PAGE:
Today we celebrate the life of John Ronald Reuel Tolkien, author of The Hobbit (1937) and The Lord of the Rings (1954-1955). The tremendous success of these novels has earned Tolkien the title “father of high fantasy”, yet he did more than create tales of elves and dragons. An Oxford professor and expert in Old English and mythology, Tolkien believed that all myths contain “fundamental truths” that speak deeply to the human condition. He imbued his novels with these primordial themes, and it is perhaps for this reason that his works have maintained such enduring popularity.
Born January 3, 1892 in modern-day South Africa, Tolkien had a difficult childhood. Tolkien’s father died when he was just three years old, leaving the family in financial straits. His mother returned to her parents in Birmingham, England where she taught Tolkien and his brother, Hilary, at home. By the age of four, Tolkien was reading and soon he learned the basics of Latin. In 1900, his mother converted to Roman Catholicism; her family was appalled and stopped all financial assistance. Four years later, when Tolkien was twelve years old, his mother died of type 1 diabetes.
His mother’s life and faith were integral to Tolkien’s own formation. A devout Catholic, Tolkien wrote, "My own dear mother was a martyr indeed, and it is not to everybody that God grants so easy a way to his great gifts as he did to Hilary and myself, giving us a mother who killed herself with labour and trouble to ensure us keeping the faith."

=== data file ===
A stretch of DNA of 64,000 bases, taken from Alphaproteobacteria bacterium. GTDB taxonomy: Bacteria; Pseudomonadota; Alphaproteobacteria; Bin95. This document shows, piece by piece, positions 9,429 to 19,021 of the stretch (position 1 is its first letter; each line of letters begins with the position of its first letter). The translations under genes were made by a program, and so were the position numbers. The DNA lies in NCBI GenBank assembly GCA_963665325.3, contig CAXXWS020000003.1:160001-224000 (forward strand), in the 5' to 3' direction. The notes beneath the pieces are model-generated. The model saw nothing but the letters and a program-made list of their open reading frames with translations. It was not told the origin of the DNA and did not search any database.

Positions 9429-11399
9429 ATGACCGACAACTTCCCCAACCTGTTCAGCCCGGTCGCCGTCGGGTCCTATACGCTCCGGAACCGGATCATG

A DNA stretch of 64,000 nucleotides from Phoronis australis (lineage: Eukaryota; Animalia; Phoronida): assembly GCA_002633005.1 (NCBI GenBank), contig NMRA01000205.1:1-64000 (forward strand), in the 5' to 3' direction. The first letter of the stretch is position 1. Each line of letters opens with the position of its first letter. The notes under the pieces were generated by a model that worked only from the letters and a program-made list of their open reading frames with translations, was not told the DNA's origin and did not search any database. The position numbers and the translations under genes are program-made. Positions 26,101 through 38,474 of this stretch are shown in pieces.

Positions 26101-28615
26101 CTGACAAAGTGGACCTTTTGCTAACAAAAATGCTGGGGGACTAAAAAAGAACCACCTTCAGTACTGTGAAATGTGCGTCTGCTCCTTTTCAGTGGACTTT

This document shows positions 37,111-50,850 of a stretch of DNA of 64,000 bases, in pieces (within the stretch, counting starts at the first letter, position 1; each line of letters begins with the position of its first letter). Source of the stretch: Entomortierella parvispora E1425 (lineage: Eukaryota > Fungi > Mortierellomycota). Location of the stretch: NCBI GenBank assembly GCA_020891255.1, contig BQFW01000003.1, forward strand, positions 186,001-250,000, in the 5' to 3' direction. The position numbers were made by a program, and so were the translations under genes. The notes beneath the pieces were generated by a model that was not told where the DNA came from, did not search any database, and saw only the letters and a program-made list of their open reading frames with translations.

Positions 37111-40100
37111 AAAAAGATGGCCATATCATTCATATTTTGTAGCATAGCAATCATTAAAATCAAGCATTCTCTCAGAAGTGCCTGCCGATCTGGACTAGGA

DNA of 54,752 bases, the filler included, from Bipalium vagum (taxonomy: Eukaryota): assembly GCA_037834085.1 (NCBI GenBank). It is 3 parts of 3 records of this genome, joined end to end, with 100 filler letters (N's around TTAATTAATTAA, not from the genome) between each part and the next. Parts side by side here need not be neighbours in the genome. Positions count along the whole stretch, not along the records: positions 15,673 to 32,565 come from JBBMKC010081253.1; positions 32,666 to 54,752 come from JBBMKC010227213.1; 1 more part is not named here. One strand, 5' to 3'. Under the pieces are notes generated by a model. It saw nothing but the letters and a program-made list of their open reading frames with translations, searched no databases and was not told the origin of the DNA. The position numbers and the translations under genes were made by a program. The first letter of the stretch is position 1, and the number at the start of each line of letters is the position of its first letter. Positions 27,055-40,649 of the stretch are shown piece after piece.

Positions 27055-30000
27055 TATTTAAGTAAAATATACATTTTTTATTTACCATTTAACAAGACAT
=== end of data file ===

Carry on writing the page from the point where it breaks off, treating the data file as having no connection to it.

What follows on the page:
Tolkien Encounters Loves and War
Entrusted to the guardianship of Father Morgan, Tolkien attended King Edward’s School where he thrived as a student of languages. When Tolkien was sixteen, he and his brother moved into a boarding house where they met Edith Mary Bratt, also an orphan. Tolkien and Edith became close friends and soon fell in love. Father Morgan strongly objected to their relationship and forbade Tolkien from meeting or corresponding with Edith until he came of age, at 21 years old.
Tolkien strictly obeyed his guardian and entered Exeter College, Oxford. He began studying Classics but switched to English Language and Literature instead. In 1913, on the evening of his 21st birthday, Tolkien wrote to Edith, professing his love and proposing marriage. Edith responded that she had become engaged to someone else, believing that Tolkien had forgotten her. She quickly broke off her engagement, however, and accepted Tolkien’s offer.